Until now the corporate and high-yield bond market has been the preserve of major investment funds, but this is set to change as the digitalisation of the market creates more affordable access
Imagine a dystopian future when access to the stock market has been restricted to institutions and the ultra-wealthy. Private investors, newly disenfranchised, have woken up to the scary reality that a small number of elite finance professionals now control the stock market.
In this imaginary world, perhaps some investors would simply keep their cash in the bank. But many would surely be furious at the removal of these basic democratic freedoms.
This scenario may seem far-fetched, but when most private investors look at corporate bonds this is what they see: an appealing asset class, restricted by a powerful elite. The institutional, club nature of the corporate bond market, limited online trading venues and minimum purchase sizes typically above £100,000 a unit immediately shut out almost all private investors.
There has been an increasing clamour for this to change. In an environment of persistently low interest rates and growing inflation, investors want better returns and greater reliability than the often volatile equity, commodity and currency markets.
It’s time for bond markets to enter the digital age and open up to all investors
It remains to be seen if European bond markets will become as developed as their US counterparts, where an estimated 19 per cent of corporate bonds are held by retail investors1. A recent European Commission study2 insists the market be enhanced, noting its importance to investors reducing equity exposure. Bonds already form a large portion of UK pension asset allocation3, so why is this different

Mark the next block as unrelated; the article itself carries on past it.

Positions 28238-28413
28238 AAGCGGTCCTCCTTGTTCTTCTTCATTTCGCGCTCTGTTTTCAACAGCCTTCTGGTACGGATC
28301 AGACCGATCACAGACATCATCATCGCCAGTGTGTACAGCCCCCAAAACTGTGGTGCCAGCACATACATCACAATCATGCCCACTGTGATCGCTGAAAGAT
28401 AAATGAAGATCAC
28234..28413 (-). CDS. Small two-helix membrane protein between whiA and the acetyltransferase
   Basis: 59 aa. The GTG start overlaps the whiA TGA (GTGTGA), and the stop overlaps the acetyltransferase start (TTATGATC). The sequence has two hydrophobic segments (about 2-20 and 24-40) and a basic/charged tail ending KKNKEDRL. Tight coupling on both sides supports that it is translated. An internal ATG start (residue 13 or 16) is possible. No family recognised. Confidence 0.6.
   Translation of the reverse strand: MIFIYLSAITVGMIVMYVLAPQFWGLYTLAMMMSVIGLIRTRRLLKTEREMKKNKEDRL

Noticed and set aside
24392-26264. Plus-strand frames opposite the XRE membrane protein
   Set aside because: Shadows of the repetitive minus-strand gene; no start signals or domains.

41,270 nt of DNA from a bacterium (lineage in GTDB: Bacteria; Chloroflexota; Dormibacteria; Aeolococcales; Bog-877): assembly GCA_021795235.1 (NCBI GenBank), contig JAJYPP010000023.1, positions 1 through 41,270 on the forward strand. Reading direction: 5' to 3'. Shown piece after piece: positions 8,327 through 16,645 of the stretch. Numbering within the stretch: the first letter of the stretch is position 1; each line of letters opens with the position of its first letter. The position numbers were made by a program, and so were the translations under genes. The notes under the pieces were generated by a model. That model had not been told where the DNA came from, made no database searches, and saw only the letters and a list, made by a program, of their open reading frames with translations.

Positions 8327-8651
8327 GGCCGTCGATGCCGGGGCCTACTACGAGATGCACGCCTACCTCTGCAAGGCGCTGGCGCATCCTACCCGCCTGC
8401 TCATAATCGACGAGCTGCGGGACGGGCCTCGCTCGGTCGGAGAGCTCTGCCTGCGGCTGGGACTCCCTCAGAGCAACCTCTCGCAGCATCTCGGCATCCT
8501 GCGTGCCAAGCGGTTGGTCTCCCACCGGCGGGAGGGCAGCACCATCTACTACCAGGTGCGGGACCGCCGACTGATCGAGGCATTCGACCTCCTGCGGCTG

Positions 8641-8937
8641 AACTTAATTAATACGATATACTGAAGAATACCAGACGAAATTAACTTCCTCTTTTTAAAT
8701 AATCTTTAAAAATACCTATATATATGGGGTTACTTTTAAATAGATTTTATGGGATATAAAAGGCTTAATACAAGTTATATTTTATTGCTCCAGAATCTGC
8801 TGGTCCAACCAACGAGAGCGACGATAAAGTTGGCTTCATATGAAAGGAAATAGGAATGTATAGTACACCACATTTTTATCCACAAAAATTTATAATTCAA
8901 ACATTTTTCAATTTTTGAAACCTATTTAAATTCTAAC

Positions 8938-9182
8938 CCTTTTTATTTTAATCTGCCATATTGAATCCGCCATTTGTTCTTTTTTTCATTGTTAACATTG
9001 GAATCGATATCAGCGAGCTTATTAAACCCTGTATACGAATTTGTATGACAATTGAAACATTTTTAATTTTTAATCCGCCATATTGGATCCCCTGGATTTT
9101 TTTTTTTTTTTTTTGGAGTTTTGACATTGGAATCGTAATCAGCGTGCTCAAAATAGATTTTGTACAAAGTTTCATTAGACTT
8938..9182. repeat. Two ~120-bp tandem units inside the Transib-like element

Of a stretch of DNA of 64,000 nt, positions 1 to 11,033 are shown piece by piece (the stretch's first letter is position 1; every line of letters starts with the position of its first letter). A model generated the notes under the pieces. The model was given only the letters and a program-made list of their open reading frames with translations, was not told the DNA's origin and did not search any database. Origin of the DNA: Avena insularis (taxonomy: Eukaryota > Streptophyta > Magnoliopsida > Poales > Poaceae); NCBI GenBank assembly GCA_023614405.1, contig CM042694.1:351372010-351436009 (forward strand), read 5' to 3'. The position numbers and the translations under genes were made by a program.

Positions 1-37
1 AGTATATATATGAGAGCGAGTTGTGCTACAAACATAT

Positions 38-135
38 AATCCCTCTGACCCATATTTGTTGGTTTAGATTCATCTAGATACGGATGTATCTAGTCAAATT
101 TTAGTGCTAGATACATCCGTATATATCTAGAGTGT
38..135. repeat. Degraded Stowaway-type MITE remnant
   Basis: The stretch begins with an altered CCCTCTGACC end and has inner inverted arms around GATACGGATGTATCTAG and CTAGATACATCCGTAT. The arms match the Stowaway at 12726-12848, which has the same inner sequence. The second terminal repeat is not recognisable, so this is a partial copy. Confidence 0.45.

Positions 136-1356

In the UK, several projects have attempted to free the bond environment from its shackles. Most notable is the creation of the London ORB, a market open to private investors, but only containing a limited selection of corporate bonds at any one time, with typically lower yields, high cash prices, long maturity dates and ever-smaller corporates using it to issue.
The closed-off nature of corporate bonds is particularly conspicuous when we consider that between 2006 and 2018 they have outperformed the largest 100 London-listed equities. Barclays calculates that sterling investment-grade fixed income returned 5.2 per cent annually in the period, compared to the FTSE 100 at 4.5 per cent4. This is not to mention the superior performance of high-yield paper, which returned 6.9 per cent, according to Bank of America Merrill Lynch5.
In addition, with more than £3.1 trillion of bonds outstanding in the UK, the Bank for International Settlements notes the UK corporate bond market is larger than the London-listed share market6. According to McKinsey, the value of corporate bonds outstanding worldwide has nearly tripled in the decade since the 2008 financial crisis7. Many companies issue both equities and bonds in a bid to optimise their capital structures.
The barricaded nature of the bond market means that private investors have not been able to select from such instruments for truly diversified portfolios. While private individuals have been able to invest in company debt through small business peer-to-peer and mini-bond lending, this has been beset by numerous failures and concerns of default.